Perhaps the biggest reason why the “not cyberpunk” tag is the biggest weakness in the movie: The question of “Why did the robots go screw-loose?” is never answered. Bad software? Hardware flaw? “Outside” influences? If the question had been answered in this movie, it could have been a true cyberpunk movie… at least, its star rating would have been higher.

    The Gunslinger pursues Martin

    A moment in cinematic history: This chase scene is the first use of computer generated images (CGI) in a movie. Primitive by today’s standards, but groundbreaking for 1973.

    Conclusion. Ever since its release in theaters, Westworld has been a major influence… if not in cyberpunk then certainly in media in general. Influential enough for a sequel (Futureworld), a series, (Beyond Westworld), and now a remake currently in production.

    Just because it’s not cyberpunk, don’t let that stop you from adding this sweet slab of 70’s sci-fi to your collection. It fits with Crichton’s cyberpunk works.

    This post has been filed under 2 Star Movies, Proto-Cyberpunk Media, Android Movies, Cyberpunk movies from before 1980, It's Not Cyberpunk! Mkay?, Movie by Mr. Roboto.

    November 6, 2008

    Trans: Neil Young

    Music Review By: Mr. Roboto

    Year: 1982 (LP), 1998 (CD)

    Artist: Neil Young

    Written by: Neil Young

    Label: Geffen


    Trans: Latin for “across” or “beyond.” Commonly used as a prefix, IE “transcontinental” or “transhuman.”

    Track Listing:
    1. Little Thing Called Love - 3:13
    2. Computer Age - 5:24
    3. We R In Control - 3:31
    4. Transformer Man - 3:23
    5. Computer Cowboy (AKA Syscrusher) - 4:13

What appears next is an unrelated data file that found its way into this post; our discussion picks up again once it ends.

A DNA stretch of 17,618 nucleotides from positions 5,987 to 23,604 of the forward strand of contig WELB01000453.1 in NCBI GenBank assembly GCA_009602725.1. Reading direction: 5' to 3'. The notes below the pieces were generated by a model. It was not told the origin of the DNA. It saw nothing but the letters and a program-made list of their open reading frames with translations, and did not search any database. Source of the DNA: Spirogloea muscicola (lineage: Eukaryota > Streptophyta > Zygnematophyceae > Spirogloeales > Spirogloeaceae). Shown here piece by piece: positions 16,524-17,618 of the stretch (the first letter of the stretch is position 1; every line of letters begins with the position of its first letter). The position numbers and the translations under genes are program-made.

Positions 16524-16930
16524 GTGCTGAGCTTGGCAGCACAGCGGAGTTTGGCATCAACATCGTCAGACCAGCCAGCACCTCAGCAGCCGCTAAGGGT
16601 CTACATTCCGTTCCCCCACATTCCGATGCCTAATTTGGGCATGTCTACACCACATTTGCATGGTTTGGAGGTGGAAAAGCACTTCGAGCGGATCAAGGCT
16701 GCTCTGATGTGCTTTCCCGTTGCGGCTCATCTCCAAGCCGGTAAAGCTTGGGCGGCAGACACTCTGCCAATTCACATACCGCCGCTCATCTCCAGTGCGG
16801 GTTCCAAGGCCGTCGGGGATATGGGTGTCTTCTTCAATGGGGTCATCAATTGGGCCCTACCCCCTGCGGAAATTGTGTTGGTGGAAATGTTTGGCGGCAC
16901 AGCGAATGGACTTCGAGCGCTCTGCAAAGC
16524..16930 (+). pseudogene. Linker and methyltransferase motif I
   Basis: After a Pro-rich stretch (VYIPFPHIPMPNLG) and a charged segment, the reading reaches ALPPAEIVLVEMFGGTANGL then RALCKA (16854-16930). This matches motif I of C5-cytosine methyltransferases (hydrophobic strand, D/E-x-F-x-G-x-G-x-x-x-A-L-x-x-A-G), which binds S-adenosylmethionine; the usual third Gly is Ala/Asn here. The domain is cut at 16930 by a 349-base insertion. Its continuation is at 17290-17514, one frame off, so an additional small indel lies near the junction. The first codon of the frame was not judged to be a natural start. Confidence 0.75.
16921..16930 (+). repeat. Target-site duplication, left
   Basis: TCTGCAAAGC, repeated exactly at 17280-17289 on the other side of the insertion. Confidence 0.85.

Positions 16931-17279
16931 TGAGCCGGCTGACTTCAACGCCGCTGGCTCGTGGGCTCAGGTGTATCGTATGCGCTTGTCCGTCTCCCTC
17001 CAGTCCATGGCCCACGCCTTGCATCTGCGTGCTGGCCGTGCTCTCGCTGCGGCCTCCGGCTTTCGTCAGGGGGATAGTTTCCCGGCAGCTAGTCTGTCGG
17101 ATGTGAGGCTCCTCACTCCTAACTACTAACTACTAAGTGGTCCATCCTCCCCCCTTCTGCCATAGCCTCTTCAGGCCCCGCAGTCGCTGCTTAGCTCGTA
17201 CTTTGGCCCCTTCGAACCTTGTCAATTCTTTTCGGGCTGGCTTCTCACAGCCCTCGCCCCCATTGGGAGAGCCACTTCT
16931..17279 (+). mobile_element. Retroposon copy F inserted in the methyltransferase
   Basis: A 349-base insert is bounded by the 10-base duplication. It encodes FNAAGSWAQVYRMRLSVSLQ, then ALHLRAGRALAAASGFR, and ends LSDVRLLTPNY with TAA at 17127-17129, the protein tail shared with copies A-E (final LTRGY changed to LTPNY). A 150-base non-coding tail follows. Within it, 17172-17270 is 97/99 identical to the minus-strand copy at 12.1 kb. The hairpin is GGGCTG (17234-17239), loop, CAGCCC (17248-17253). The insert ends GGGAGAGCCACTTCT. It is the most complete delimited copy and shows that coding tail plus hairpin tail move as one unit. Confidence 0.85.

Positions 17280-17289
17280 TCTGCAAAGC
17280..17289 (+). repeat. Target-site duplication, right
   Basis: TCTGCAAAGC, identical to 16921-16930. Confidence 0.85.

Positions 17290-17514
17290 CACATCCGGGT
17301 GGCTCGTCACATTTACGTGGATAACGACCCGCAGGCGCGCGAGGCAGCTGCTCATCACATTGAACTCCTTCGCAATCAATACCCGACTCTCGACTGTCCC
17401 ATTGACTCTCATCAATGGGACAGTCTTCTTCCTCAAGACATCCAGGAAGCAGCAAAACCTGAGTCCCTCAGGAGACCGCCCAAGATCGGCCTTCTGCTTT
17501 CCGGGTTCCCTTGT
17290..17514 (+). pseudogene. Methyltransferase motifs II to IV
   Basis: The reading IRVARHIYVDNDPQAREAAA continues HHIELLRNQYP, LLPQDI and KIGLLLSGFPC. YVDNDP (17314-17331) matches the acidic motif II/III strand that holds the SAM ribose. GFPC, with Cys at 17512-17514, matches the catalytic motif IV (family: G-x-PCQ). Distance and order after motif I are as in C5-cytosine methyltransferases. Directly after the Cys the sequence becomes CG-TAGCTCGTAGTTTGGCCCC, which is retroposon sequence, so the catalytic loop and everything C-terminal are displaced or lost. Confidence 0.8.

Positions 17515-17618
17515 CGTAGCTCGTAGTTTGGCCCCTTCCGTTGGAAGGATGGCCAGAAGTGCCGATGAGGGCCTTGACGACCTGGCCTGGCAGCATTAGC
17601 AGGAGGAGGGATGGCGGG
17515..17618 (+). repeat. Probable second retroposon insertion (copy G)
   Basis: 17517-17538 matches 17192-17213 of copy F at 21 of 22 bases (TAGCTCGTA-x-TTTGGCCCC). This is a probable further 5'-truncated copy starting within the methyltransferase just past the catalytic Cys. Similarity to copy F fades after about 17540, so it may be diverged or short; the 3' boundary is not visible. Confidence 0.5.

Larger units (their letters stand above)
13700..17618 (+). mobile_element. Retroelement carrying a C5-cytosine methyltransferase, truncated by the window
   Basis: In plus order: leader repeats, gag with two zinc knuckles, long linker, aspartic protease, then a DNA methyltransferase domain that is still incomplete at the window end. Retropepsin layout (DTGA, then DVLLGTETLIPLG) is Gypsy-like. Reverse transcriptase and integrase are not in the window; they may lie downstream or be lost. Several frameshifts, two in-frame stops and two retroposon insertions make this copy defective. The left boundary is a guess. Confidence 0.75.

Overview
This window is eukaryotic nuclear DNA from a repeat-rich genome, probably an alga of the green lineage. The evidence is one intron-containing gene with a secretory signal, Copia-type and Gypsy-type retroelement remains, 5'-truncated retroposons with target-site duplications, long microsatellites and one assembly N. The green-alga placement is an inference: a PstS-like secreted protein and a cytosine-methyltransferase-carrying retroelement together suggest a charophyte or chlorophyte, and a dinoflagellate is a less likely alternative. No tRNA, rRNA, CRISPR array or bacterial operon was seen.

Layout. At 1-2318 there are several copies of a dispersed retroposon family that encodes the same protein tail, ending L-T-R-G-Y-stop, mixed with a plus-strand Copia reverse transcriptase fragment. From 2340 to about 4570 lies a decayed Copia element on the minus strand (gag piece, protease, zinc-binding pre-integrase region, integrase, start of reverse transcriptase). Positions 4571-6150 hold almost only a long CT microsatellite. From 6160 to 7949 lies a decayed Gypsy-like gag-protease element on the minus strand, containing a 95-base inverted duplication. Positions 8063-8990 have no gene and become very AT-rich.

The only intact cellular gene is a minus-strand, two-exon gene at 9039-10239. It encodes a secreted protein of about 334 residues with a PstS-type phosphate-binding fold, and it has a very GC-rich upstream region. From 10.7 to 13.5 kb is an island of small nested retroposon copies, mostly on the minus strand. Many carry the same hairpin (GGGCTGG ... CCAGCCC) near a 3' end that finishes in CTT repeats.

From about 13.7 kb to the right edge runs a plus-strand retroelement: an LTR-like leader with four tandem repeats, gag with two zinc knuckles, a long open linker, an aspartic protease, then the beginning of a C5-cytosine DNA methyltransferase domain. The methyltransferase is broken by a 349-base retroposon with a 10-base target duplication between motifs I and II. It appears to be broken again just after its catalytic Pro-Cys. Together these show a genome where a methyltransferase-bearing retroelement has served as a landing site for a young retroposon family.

6. Hold On To Your Love - 3:28
    7. Sample and Hold - 5:09 (LP), 8:03 (CD)
    8. Mr. Soul - 3:19
    9. Like An Inca - 8:08 (LP), 9:46 (CD)

    Lyrics via LyricWiki

    Mr. Shakey does cyberpunk? It would seem to be a stretch for Mr. Young to do cyberpunk music, but he did do a little dabbling with electronica and new wave for Trans. Then again, he has been known to try different genres (like grunge music with Mirrorball), and Trans was another musical experiment, one that left his fans scratching their heads in puzzlement. A legendary musician, known for his work with Buffalo Springfield and Crosby, Stills, Nash, and Young, and for songs like “Hey Hey, My My,” “Ohio,” and “Southern Man,” had suddenly adopted the radical, synthesized sound of the early eighties.

    Another version of the truth: Trans actually came about as the result of one of his sons being born with cerebral palsy, leaving him unable to speak. Neil found that by using a vocorder, he was able to get the best response from his son. From this experiment, Neil would record Trans using electronics and a vocorder in several of the songs.

    The result: An album that has not only classic sounding Neil Young, but a “futuristic” sound. It’s as if Neil was attempting to bridge two rock eras; The classic seventies and the new wave eighties. The album cover also drives that point home, featuring a street with a rustic fifties scene on one side and an ultra-modern scene across it.

    Let’s see how the music stacks up, shall we?


    Little Thing Called Love. Things start off normally enough for Neil Young fans, with a bouncy little number about… well… a little thing called love. Not much for cyberpunk fans to get excited about… not until the next track anyway…

    Computer Age.

    A fan-made video expressing “the point that technology is taking over the way we run the world but we should question if that is a good or bad thing.”